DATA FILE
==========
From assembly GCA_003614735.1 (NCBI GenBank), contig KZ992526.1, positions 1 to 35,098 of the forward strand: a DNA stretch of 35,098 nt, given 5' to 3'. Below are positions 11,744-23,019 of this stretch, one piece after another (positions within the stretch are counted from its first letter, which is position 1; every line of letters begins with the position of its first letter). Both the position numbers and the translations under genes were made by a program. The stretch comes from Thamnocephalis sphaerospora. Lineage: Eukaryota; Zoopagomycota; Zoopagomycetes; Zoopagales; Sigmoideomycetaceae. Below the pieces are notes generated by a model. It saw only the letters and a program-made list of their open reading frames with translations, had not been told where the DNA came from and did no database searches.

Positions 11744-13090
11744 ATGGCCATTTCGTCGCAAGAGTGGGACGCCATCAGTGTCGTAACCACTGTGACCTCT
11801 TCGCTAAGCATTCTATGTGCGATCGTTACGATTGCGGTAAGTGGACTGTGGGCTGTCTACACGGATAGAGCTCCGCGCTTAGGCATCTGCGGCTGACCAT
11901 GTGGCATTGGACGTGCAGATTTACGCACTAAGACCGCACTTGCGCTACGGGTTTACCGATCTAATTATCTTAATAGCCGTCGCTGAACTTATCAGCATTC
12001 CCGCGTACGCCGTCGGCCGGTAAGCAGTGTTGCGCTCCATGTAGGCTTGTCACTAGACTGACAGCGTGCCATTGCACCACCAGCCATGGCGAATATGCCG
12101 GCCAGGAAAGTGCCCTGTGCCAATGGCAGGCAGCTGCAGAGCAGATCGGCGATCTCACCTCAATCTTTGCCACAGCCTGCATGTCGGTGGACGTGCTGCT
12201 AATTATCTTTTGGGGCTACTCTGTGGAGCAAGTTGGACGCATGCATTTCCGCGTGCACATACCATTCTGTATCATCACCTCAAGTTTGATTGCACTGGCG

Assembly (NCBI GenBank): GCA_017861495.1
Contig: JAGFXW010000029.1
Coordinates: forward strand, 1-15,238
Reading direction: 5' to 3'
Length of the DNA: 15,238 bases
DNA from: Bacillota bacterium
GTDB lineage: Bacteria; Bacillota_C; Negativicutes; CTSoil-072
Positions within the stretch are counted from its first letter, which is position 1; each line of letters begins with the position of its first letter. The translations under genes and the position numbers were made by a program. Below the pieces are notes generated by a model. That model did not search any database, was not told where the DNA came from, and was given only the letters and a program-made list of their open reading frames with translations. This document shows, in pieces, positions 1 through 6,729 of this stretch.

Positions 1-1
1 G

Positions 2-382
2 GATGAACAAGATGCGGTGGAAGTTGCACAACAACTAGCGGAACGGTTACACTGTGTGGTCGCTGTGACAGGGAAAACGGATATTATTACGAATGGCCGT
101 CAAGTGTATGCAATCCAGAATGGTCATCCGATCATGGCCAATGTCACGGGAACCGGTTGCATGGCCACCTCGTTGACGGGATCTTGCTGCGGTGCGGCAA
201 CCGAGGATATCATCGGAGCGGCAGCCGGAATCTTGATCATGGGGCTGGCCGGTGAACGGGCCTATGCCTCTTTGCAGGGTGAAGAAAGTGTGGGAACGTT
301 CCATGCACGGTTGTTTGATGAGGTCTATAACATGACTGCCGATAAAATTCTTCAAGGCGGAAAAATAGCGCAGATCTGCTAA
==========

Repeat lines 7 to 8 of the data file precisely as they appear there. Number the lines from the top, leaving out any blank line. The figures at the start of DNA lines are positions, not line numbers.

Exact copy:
12101 GCCAGGAAAGTGCCCTGTGCCAATGGCAGGCAGCTGCAGAGCAGATCGGCGATCTCACCTCAATCTTTGCCACAGCCTGCATGTCGGTGGACGTGCTGCT
12201 AATTATCTTTTGGGGCTACTCTGTGGAGCAAGTTGGACGCATGCATTTCCGCGTGCACATACCATTCTGTATCATCACCTCAAGTTTGATTGCACTGGCG